Japan’s warfare gave way to a time of peace and during this time the Samurai began to open schools to train their styles of combat, including Jujitsu. Despite being at peace, Japan was still divided and Jujitsu schools had little contact with each other and thus the styles grew apart. Japan began to have contact with European explorers and traders, but a closed door policy was imposed by leaders, locking out foreign influences.
While Japan looked inward, Europe looked to expand outward. Europeans traveled the world on the ships and those same ships that carried explorers and merchants also carried wrestlers. Wrestlers, who in the endless hours to fill ashore, would often challenge local wrestlers to matches and a lot of spectators would bet on the results. As a result Persian style wrestling from the Middle East and Indian wrestling from the sub-continent began to blend with the European Wrestling.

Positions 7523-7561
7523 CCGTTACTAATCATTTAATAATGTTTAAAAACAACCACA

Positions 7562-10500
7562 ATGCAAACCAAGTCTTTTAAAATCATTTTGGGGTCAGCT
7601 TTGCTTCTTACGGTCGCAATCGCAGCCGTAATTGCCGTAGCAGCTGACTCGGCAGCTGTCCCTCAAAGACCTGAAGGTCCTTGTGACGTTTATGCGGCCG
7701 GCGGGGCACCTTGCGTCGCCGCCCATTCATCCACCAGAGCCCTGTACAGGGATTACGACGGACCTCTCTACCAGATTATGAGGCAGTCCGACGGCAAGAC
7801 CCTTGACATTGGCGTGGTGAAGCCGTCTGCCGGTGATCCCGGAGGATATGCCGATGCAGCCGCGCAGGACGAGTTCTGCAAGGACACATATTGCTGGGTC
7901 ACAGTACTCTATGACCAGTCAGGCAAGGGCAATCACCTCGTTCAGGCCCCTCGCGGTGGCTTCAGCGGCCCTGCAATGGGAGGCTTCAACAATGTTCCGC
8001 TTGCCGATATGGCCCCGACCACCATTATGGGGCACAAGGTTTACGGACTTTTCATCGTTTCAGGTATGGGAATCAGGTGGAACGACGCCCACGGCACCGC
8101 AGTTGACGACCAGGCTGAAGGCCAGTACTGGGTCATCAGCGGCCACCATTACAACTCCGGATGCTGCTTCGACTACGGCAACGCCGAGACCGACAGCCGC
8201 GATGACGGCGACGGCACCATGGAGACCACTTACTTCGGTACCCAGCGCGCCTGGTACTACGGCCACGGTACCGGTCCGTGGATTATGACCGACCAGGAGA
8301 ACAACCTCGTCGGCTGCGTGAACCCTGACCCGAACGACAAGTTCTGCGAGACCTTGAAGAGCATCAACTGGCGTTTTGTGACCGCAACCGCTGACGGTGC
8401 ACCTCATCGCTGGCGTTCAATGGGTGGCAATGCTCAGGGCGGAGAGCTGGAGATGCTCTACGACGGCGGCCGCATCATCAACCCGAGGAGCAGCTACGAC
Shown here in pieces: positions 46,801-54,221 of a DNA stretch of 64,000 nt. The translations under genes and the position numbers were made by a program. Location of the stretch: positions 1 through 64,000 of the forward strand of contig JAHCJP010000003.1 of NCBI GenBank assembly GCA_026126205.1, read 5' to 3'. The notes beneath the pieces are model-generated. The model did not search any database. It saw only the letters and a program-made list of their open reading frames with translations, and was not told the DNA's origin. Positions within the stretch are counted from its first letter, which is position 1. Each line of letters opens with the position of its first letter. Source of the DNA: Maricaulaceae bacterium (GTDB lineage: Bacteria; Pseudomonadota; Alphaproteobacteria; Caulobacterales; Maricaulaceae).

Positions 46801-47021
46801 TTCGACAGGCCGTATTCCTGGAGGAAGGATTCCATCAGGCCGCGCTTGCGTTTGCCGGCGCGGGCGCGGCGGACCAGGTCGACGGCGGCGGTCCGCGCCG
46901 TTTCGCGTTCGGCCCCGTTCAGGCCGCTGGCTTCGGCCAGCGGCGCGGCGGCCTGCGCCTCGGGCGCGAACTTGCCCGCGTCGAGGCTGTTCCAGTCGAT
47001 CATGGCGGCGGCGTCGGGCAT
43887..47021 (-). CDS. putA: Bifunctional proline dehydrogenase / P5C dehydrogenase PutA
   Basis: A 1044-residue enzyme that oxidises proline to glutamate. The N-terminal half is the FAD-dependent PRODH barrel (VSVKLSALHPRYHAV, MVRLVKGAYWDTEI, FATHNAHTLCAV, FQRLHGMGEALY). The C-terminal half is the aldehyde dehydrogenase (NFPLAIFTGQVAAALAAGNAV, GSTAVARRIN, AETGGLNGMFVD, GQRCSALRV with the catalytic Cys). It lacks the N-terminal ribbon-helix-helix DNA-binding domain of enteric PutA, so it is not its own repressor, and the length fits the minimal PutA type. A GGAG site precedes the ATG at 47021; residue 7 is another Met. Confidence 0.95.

Back in Europe, wrestling was still very popular. In fact it became common custom for the Kings of European nations to wrestle each other at festivals. In one rather famous encounter King Henry VIII of England grappled with King Francis I of France. They both practiced wrestling arts that used jackets (similar to gis) and wrestled to the first flying throw (similar to an Ippon), so the match would have looked very much like a Judo match. King Francis won by a Flying Mare throw (similar to a Seoi Nage).